Wednesday, 10 June 2020
Joint Standing Committee on Trade and Investment Growth; Report
On behalf of the Joint Standing Committee on Trade and Investment Growth, I present the committee's report, incorporating a dissenting report, entitled Trade transformation: supporting Australia's export and investment opportunities.
Report made a parliamentary paper in accordance with standing order 39(e).
by leave—I move:
That the House take note of the report.
Can I say that trade and investment are essential to the economy of the nation. Tens of thousands of Australian businesses, from sole traders to large enterprises, export both goods and services right around the world. Investment has underpinned the growth of many Australian industries and has enabled businesses to expand, diversify, hire new staff and enter new markets. This inquiry considered opportunities for Australian businesses to increase their exports and to attract further investment. In particular, the committee examined what role the Australian government had in boosting exports. The committee considered what challenges businesses face when exporting, such as non-tariff barriers and also unnecessary and burdensome regulation, both federal and state. The committee's report makes some 20 recommendations that are all aimed at supporting businesses, including in new and emerging industries, to increase their trade and to attract investment. There is one very important reason for that, and that is jobs—the growth of local jobs on the back of exporting.
The committee recommended in particular an assessment of the regulatory arrangements that we have at state and federal levels for the agricultural sector. This includes a recommendation for an examination of red tape and green tape, and whether the regulatory costs and the regulation itself in the different jurisdictions we have around the country are impacting on our nation's competitiveness internationally when it comes to agriculture. This is very important because this government has a very strong target for the growth of agriculture. We want to see it boom. We want to see it lead the way for jobs growth in this nation by 2030. Some of the submissions we received to the inquiry cause me to believe that, in particular, there are state regulations that are inhibiting the growth of agriculture. We certainly received some feedback from the sugar industry to that effect. I come from a sugar area, and I know quite well that there are the so-called reef regulations that are inhibiting the growth of the industry. We received feedback from the seafood industry as well—concerns around restrictions on wild catch quotas which seem to be based on 'non-scientific evidence'. This is all restricting the growth of agriculture as the country wants it to grow. It's also restricting jobs in agriculture.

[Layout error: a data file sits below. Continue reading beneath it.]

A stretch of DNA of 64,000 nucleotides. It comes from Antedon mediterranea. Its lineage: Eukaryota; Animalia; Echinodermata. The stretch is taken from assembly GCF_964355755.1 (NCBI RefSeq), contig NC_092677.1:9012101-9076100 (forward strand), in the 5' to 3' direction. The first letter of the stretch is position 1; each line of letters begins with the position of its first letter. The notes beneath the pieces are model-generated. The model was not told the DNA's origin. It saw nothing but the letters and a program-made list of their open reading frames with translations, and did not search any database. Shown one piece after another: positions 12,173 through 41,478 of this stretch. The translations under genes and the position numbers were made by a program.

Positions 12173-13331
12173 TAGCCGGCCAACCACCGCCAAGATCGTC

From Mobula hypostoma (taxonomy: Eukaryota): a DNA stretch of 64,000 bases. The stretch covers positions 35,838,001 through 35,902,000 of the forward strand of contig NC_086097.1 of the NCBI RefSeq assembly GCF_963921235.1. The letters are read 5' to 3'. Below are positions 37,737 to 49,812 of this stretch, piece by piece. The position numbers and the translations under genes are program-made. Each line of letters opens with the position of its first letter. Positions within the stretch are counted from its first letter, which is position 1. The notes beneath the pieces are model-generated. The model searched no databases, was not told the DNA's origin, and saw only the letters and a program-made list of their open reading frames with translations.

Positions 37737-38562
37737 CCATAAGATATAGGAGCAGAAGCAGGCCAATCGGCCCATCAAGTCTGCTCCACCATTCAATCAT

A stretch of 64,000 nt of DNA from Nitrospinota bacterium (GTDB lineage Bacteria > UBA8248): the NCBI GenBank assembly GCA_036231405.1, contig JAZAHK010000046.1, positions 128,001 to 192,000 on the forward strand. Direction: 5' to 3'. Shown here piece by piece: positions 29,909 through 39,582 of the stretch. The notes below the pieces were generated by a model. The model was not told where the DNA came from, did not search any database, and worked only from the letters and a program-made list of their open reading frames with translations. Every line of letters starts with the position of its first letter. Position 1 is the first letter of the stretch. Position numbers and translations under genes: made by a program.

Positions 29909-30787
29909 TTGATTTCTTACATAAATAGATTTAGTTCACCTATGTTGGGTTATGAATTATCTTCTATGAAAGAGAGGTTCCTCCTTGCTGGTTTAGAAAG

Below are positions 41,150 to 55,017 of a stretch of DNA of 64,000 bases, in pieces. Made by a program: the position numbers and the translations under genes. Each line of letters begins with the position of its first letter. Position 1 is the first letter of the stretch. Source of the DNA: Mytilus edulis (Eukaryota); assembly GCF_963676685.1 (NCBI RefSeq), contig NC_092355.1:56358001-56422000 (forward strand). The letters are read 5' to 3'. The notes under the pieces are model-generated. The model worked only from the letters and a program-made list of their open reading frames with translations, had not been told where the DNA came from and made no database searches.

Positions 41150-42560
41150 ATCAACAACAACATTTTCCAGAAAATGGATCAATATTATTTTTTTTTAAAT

Another focus of the committee's recommendations was supporting innovation in new and emerging industries, including the space sector, defence exports, international health and video game design—an interesting one. The committee also looked to the future of Australian trade and investment, including the government's goal of having 90 per cent of all of our two-way trade covered by trade agreements by 2022. That's a significant and ambitious target. Achieving that goal will be something of a milestone. It raises the question: what opportunities will there be to drive further growth in new markets in Australian exports? Certainly diversification was one of the key factors that emerged from this inquiry—not putting all of our eggs in the one basket. We have seen quite recently what can happen when you do that.